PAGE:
HSE apologises over delays in treatment abroad scheme

Patients waiting three months for reimbursement as demand for scheme grows

It is taking the HSE three months to process applications for reimbursement under its treatment abroad scheme. Photograph: Thinkstock

It is taking the HSE three months to process applications for reimbursement under its treatment abroad scheme. Photograph: Thinkstock

 

The Health Service Executive has apologised for a three-month delay in processing applications under a scheme that allows patients seeking medical treatment abroad.

Demand for the treatment abroad scheme has soared in recent years, due to rising waiting lists in Ireland and increased publicity about the scheme. A growing number of citizens of other EU states also return to their home country to avail of treatment under the scheme.

Currently, it is taking the HSE three months to process applications for reimbursement, a delay it attributes to the rise in demand for the scheme. While reimbursements are supposed to be processed within 30 days, currently the turnaround time is 75 days, the HSE says. About 2,500 applications are waiting to be processed.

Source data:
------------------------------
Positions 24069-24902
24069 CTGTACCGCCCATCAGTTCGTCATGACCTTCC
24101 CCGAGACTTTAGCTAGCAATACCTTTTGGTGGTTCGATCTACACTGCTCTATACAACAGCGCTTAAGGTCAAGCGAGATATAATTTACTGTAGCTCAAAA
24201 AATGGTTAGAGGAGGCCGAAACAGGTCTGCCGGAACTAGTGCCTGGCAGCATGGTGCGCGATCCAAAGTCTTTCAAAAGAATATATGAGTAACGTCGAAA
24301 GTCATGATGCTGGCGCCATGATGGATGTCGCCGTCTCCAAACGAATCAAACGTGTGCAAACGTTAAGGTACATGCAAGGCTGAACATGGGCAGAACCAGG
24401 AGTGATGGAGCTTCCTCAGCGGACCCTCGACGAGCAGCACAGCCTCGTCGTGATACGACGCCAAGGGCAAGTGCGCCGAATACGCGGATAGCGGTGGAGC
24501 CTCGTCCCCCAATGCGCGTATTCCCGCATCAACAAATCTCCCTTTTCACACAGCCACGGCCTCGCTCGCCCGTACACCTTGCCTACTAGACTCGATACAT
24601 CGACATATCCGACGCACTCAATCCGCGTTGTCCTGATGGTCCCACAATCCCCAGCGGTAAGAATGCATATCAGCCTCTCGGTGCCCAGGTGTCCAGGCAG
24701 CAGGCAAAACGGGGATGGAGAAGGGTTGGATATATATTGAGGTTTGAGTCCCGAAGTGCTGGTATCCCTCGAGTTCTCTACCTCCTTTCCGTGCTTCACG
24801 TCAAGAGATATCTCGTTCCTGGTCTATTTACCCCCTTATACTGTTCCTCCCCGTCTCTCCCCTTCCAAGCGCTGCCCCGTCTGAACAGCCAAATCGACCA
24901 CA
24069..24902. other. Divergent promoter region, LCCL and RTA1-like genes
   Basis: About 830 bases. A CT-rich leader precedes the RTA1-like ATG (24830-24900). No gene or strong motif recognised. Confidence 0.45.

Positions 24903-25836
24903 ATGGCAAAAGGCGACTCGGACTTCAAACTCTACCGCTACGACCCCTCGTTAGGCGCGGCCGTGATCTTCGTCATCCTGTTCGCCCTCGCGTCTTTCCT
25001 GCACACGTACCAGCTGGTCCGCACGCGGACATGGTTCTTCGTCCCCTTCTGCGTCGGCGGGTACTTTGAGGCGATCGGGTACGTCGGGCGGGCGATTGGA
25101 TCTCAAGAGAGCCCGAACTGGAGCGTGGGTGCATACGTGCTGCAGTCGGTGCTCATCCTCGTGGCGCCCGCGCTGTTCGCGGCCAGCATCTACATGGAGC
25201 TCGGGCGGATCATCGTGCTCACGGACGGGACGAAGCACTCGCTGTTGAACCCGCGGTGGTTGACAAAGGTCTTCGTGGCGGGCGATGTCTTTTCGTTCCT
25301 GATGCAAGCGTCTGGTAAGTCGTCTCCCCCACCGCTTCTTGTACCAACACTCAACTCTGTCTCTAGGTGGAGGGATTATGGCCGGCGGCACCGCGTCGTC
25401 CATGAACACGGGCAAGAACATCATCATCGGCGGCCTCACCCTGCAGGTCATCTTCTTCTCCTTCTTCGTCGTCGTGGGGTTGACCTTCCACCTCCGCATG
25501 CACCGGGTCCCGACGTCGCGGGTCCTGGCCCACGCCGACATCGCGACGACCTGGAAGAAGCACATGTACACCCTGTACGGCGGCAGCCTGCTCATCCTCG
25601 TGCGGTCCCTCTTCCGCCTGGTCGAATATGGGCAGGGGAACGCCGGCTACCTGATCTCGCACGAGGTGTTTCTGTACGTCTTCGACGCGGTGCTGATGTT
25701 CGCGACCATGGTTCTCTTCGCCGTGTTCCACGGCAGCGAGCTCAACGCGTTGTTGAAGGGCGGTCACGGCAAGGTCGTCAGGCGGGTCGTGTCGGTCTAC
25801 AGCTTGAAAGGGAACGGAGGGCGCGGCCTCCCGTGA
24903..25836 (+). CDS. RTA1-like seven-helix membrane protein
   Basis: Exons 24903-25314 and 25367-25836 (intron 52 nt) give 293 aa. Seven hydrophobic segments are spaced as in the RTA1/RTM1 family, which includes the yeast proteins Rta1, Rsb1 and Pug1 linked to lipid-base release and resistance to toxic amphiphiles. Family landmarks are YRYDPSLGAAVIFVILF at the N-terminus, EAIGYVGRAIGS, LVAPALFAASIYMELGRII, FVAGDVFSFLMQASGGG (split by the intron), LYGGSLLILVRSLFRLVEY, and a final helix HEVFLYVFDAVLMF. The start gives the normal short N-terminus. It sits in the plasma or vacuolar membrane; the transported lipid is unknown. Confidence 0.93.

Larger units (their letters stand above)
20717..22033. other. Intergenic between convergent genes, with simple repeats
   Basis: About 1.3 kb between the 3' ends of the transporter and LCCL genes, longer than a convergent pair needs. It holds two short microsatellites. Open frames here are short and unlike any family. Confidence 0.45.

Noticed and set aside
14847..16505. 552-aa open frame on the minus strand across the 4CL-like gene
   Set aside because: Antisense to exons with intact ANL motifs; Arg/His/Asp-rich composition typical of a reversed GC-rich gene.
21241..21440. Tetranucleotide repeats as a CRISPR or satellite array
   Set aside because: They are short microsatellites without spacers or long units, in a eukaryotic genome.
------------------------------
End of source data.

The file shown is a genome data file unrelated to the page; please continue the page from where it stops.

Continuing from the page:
Acknowledging the “significant delays” involved, the HSE said it was making every effort to improve waiting times.

“The HSE is also working with the Department of Health to address the resourcing of the Cross Border Directive office to levels which reflect the volume of requests, and the current and future demands for the Scheme.”

Under the EU Cross-Border Healthcare Directive, patients are entitled to be treated abroad and have the cost of their care paid for afterwards by the HSE. Many take out loans to fund their treatment so the delays in reimbursement are problematic.

The HSE says it is installing extra phone lines in its Kilkenny office to handle the increased volume of inquiries.

The number of treatments reimbursed has grown from 1,025 in 2016 to 3,886 last year. Spending on the scheme has increased commensurately, from €2.5 million in 2016 to €12.3 million last year.

The most common surgeries paid for by the scheme are cataracts, orthopaedic work including hip and knee replacements, gynaecology and general surgery.

The main countries where services are accessed are Northern Ireland; Wales and the UK in general; and Poland.